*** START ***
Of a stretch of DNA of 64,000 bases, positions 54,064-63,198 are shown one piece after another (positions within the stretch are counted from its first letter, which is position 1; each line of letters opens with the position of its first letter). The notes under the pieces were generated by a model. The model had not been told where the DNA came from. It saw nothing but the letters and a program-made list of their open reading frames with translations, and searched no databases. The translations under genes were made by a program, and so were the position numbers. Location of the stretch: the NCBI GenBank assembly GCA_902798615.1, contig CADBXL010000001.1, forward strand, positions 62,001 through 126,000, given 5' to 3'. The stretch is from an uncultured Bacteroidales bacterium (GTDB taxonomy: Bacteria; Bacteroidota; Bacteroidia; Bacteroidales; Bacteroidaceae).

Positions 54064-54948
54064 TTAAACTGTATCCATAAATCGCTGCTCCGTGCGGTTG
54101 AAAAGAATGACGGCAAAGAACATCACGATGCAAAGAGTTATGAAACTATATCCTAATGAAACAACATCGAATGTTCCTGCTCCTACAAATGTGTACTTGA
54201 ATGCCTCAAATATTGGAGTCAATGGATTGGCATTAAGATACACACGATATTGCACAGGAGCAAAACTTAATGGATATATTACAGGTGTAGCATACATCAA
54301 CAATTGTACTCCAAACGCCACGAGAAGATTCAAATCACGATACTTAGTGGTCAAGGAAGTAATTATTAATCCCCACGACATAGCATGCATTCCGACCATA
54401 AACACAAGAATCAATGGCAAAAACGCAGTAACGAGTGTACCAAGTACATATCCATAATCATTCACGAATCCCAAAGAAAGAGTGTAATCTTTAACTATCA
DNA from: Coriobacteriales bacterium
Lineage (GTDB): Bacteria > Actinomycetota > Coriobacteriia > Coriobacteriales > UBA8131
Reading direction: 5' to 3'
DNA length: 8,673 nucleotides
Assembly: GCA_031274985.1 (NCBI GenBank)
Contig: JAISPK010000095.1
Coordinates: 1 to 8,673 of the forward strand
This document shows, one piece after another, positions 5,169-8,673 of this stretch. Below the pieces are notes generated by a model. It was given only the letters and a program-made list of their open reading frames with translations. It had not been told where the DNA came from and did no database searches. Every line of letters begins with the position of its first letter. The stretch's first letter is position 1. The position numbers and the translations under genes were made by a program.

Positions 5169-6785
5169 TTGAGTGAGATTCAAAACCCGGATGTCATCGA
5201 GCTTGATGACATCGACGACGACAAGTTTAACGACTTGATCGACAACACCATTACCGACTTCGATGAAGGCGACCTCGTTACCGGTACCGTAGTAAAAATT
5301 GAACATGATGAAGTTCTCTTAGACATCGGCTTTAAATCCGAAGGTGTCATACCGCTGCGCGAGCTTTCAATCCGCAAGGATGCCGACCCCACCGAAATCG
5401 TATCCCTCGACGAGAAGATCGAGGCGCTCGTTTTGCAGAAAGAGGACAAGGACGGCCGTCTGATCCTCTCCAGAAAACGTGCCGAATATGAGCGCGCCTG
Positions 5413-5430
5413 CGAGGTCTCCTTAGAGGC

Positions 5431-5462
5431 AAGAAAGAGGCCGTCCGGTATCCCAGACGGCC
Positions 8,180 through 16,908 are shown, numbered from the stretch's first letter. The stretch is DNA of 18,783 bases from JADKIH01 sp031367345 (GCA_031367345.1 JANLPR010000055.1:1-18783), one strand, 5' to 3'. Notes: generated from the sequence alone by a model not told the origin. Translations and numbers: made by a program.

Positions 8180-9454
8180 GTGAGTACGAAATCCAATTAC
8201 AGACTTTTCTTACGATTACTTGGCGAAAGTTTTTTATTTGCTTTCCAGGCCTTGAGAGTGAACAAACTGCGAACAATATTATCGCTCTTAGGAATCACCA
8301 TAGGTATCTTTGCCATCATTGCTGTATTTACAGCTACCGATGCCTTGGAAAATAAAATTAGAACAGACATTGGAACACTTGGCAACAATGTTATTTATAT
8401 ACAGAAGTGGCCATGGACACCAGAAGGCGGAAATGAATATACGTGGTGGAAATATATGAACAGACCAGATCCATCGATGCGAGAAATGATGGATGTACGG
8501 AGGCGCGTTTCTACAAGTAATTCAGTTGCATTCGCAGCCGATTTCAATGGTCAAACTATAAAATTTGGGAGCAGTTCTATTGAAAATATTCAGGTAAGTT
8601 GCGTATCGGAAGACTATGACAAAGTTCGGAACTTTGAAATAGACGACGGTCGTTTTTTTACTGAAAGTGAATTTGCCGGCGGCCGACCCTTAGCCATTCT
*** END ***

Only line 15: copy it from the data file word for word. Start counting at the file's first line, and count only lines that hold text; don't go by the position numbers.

This document shows, one piece after another, positions 5,169-8,673 of this stretch. Below the pieces are notes generated by a model. It was given only the letters and a program-made list of their open reading frames with translations. It had not been told where the DNA came from and did no database searches. Every line of letters begins with the position of its first letter. The stretch's first letter is position 1. The position numbers and the translations under genes were made by a program.